No decision on long-awaited plans to dual the A1 north of Newcastle will be made for 12 months, ministers have admitted.
A feasibility study looking at proposals to transform the road to Scotland into a dual carriageway was announced by the Treasury in June.
But the Treasury has revealed that it will only publish its findings alongside the Autumn Statement in 2014, this time next year.
The announcement came in the Government’s Infrastructure Plan, which gave the green light to a range of new capital projects in the south east including £50m for redevelopment of the railway station at Gatwick Airport.
However, there was potential good news for the automotive industry in the North East with the announcement that the Government would spend £5m to get public services ready for a switch to using electric vehicles.
The Nissan Leaf, the world’s first mass market electric vehicle, is manufactured in Sunderland.
According to the Treasury, “clear leadership by the public sector” is designed to encourage “future widespread acceptance” of electric vehicles. Nissan is also a world-leader in driverless cars, and ministers announced plans to change the law to allow such vehicles on Britain’s roads. A town or city will be picked as a “testing ground” for the cars, and will receive £10m to adapt roads and roadsigns.
The infrastructure plan also highlighted a number of existing schemes in the North East, including the Sunderland Strategic Transport Corridor, which includes a new bridge spanning the River Wear in Sunderland, as well as the £350m upgrade of the A1 between Leeming and Barton, North Yorkshire, where the existing dual carriageway will be replaced by a new three-lane motorway.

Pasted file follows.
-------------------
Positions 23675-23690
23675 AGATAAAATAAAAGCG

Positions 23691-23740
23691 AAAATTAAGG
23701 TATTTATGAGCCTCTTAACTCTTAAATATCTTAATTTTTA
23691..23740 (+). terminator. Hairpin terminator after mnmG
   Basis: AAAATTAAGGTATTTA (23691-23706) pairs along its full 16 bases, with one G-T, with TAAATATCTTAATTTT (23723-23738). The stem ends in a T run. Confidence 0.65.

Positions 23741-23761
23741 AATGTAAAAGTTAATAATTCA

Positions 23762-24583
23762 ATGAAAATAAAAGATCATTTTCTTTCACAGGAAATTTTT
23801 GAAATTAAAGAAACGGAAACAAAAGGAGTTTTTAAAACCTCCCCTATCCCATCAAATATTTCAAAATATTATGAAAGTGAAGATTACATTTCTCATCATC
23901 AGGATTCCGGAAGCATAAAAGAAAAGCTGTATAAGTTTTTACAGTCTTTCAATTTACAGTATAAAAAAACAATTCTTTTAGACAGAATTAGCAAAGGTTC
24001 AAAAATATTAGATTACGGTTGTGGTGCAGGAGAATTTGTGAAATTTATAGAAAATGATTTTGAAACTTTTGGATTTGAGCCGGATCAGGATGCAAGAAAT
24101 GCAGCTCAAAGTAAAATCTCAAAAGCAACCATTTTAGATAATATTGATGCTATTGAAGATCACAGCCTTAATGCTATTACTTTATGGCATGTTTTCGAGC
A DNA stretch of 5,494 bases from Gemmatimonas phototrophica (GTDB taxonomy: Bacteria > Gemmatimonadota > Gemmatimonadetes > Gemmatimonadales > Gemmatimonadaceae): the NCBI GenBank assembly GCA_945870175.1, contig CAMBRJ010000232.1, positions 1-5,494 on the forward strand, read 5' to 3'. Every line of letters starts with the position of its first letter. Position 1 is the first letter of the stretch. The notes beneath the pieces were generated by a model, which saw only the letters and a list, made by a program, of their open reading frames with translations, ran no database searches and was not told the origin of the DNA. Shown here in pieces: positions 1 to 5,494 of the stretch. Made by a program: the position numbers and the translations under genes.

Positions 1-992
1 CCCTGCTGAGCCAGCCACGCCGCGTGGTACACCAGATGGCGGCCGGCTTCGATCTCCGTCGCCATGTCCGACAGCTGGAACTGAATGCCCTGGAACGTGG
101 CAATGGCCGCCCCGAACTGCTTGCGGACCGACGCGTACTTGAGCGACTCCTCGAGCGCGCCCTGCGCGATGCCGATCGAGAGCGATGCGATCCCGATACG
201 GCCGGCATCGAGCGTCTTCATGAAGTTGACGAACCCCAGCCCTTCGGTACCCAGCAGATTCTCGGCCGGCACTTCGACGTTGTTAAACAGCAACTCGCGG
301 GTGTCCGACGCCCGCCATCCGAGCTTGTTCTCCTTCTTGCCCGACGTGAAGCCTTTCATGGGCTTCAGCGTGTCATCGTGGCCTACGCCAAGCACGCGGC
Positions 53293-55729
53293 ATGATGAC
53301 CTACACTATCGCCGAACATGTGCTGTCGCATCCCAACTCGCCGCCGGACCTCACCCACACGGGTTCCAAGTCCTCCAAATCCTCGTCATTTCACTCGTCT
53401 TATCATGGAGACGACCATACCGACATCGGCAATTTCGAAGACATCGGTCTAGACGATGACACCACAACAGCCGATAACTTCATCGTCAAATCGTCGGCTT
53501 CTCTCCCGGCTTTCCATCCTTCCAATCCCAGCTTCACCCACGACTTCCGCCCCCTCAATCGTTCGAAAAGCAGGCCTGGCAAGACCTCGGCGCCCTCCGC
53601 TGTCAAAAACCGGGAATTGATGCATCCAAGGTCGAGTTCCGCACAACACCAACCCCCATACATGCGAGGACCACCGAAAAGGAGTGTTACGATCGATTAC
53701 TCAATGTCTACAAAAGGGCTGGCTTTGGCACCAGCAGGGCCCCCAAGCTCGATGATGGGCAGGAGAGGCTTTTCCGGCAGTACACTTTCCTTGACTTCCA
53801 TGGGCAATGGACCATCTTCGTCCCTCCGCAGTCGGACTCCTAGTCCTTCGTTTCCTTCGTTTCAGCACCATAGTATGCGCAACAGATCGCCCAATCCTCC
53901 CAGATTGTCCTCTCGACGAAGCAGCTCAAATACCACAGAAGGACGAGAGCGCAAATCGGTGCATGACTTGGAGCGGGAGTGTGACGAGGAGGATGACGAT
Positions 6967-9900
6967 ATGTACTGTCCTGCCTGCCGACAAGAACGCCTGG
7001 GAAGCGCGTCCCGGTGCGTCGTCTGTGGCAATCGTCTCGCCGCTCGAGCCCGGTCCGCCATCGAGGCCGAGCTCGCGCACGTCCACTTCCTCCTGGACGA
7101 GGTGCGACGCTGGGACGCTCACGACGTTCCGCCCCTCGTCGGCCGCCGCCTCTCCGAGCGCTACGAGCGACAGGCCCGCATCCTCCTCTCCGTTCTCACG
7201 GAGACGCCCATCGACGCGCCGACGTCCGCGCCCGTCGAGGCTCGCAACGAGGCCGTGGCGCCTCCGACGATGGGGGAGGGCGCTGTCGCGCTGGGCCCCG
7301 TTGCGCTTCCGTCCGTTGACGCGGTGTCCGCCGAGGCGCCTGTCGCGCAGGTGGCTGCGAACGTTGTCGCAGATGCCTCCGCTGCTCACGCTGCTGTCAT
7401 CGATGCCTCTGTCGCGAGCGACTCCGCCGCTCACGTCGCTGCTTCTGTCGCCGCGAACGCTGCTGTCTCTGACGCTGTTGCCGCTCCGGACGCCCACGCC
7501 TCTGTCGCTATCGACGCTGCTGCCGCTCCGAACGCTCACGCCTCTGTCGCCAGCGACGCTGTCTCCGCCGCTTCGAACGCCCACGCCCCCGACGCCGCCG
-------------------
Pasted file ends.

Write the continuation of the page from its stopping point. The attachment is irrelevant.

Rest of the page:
It was published in advance of today’s Autumn Statement, when Chancellor George Osborne will set out the state of the economy and announce new measures to cut the cost of living, possibly including a continuation of the fuel duty freeze.
Key announcements will include funding of £450m next year and £635m in 2015-16 to make free school meals available for all children in reception, year one and year two in state-funded schools.
Another £150m of capital will be available to ensure that schools can build new kitchens or increase dining capacity where necessary.
He said: “This is good news from a health point of view because it increases the likelihood children will get used to eating a balanced diet.”
Newcastle North MP Catherine McKinnell urged the Chancellor to ensure economic recovery benefited households in the North East.
Mr Osborne will today announce the end of the car tax disc – made redundant by modern computer technology. In an announcement likely to be controversial, people in their mid-40s will have to wait until the age of 68 to receive their state pension, as changes planned for 2046 are bought forward to the mid 2030s.